WHO recommended universal provision of three doses of hepatitis B vaccine for infants and universal birth dose vaccine. The birth dose of hepatitis B vaccine can be given only as monovalent hepatitis B vaccine, as diphtheria, pertussis, and tetanus vaccine is not recommended before the age of four weeks[45]. However, there has not been any standard vaccine schedule. Different countries apply varied hepatitis B schedules in their national vaccination program, for instance in China, hepatitis B vaccination is given in three separated doses for infants aged 0, 1, and 6 months, while in Germany, it is given in four separated doses for infants aged 2, 3, 4, and 11-14 months[46],[47]. Indonesia prioritizes compliance and completeness of vaccine administration in consecutive months at age 0, 2, 3, and 4 months then followed by booster vaccine at age 18-24 months. Most children (65.6%) in Sidotopo Wetan were not vaccinated on schedule. More children who were not vaccinated on schedule (65.5%) had anti-HBs positive than children who were vaccinated on schedule (34.5%) although there was no significant difference between schedule and anti-HBs seropositivity. In previous reports, no apparent effect on immunogenicity has been documented when minimum spacing of doses is not achieved precisely, while increasing the interval between the first two doses has little effect on immunogenicity or final antibody concentration. The third dose confers the maximum level of seroprotection but acts primarily as a booster and appears to provide optimal long-term protection. Longer intervals between the last two doses result in higher final antibody levels but might increase the risk for acquisition of HBV infection among persons who have a delayed response to vaccination[48].

CDC reported that after primary hepatitis B vaccination, anti-HBs concentrations declined rapidly within the first year and more slowly thereafter[48]. A cohort study of hepatitis B vaccine in an endemic area of hepatitis B suggested to offer a second booster, five years after the first booster (one year after primary vaccination) to reach maximum protection[49]. Booster vaccine can significantly increase anti-HBs titer in individuals who did not respond to hepatitis B vaccination and restore decreased anti-HBs to provide long-term protection against HBV[3],[50],[51]. Booster vaccine is proved to further stimulate T follicular helper cells (Tfh) to produce more B cells and antibody against hepatitis B infection[52]. When immune memory was present, the anti-HBs responses could be induced as early as one week following a booster, and such responders were likely to have protective titers after a single dose. The production of anti-HBs titers ≥10 mIU/mL one month after booster vaccination may result from either a primary immune response or anamnestic response[53]. A previous study revealed that one dose of booster vaccine was enough to restore lost antibody while another study indicated that three booster doses were required to give seroprotection against HBV infection[50],[54]. Even primary dose vaccines alone had been proved to decrease HBsAg prevalence, some studies failed to prove that increased anti-HBs seroconversion after booster vaccine would decrease HBsAg prevalence[9],[55],[56],[57]. Recommendations on booster vaccine in children are still lacking.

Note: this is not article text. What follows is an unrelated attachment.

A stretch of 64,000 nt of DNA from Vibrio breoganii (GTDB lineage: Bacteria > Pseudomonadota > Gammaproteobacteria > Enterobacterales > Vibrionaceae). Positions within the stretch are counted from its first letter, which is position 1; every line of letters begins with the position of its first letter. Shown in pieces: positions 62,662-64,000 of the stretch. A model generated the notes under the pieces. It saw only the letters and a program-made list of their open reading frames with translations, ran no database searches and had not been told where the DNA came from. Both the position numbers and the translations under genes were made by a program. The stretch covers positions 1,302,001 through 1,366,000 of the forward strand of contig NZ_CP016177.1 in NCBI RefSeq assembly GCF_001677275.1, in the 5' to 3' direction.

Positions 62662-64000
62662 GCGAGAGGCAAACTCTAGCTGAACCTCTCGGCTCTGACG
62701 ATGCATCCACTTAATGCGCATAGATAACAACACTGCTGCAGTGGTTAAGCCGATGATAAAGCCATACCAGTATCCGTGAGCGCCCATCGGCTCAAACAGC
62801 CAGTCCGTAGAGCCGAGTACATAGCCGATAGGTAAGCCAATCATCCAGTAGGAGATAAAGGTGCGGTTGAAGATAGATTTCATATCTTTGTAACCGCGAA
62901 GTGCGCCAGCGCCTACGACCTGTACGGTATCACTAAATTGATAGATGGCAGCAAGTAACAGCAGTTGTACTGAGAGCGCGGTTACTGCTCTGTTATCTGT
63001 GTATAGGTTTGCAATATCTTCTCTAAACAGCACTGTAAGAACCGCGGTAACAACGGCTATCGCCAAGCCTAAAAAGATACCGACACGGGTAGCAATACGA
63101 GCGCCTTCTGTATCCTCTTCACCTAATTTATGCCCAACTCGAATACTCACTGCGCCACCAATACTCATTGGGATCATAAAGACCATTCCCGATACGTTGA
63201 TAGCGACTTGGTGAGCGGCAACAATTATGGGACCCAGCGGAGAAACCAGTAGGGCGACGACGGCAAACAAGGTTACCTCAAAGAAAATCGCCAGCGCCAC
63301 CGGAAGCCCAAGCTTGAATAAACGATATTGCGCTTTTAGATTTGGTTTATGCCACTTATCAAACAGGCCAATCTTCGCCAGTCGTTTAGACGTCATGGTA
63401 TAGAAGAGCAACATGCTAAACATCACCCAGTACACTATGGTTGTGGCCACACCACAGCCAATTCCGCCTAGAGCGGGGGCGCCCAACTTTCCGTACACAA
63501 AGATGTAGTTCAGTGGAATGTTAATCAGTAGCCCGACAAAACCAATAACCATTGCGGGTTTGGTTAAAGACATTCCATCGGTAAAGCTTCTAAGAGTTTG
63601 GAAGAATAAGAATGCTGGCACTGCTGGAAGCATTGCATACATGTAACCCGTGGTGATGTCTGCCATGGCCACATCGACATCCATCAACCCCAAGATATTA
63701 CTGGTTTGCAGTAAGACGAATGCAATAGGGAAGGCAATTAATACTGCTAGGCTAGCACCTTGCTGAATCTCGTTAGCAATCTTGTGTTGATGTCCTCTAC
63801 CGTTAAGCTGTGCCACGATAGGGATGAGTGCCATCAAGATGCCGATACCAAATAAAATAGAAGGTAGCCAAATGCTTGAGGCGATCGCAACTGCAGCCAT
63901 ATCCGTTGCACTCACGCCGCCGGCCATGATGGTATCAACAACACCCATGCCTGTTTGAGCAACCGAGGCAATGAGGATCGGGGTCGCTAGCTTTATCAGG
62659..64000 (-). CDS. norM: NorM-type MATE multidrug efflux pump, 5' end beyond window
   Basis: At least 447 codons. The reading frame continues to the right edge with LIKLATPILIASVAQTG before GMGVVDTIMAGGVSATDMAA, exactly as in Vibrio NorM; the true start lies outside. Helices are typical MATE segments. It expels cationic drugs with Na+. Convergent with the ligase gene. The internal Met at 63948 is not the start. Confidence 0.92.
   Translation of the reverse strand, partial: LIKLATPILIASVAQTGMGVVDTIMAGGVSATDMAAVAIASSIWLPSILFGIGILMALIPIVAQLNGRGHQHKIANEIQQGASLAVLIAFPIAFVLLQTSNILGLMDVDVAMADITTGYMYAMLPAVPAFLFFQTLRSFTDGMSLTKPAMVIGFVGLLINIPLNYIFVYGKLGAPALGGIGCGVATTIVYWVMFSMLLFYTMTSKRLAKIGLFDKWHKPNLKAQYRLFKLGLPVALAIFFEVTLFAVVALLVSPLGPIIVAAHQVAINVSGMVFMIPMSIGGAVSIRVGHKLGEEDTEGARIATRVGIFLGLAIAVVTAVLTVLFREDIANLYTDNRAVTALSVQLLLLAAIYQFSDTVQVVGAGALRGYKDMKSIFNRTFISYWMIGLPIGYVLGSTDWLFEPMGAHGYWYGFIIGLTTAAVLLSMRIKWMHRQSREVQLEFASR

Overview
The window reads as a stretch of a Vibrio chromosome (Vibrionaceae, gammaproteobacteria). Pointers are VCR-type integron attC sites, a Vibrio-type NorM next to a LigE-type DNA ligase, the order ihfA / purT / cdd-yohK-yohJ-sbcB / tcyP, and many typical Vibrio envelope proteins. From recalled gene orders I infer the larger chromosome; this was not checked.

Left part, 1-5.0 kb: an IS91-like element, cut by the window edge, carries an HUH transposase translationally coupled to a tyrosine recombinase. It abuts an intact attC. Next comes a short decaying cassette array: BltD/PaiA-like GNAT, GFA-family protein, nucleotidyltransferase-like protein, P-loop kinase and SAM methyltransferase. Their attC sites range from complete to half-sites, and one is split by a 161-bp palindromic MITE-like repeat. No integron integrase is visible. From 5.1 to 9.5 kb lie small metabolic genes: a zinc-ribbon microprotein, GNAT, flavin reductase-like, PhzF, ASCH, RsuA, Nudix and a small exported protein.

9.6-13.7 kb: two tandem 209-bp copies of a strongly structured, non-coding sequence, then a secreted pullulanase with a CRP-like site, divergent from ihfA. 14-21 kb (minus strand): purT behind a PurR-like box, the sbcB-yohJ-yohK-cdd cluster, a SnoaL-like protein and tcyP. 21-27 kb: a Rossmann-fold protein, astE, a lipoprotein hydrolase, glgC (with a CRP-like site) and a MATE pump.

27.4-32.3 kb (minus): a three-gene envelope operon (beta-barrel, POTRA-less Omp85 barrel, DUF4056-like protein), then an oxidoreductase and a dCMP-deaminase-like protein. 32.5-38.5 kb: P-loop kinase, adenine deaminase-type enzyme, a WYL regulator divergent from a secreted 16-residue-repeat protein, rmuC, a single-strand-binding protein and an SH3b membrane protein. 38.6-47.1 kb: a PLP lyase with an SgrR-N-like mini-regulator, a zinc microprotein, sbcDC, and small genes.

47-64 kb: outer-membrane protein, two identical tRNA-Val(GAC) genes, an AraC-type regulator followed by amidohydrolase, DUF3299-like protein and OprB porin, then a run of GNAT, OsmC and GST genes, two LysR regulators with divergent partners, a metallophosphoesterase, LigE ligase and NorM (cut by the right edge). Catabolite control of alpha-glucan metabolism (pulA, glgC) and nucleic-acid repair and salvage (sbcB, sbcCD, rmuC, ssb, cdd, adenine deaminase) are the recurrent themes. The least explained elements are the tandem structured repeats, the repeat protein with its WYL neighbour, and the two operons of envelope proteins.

In Indonesia, booster vaccination has been routinely recommended in children aged 18-24 months between 1 and 3 doses, with one booster dose included in national program[32]; however, data explaining the protection of booster vaccine has not yet been available. This study showed administration of booster vaccine was significantly associated with anti-HBs status (P=0.012). A number of children received booster vaccine were around 5.45 times more likely to have anti-HBs positive. The greater seropositivity rate of anti-HBs was also seen in almost all age groups of children who received booster vaccine. However, it should be concerned why a minimum of one booster vaccine has not been implemented well in all age groups (range 18.8%-29.4%). They did not receive any booster vaccine until at the time of the study. This condition might contribute the finding of low percentage of anti-HBs positive.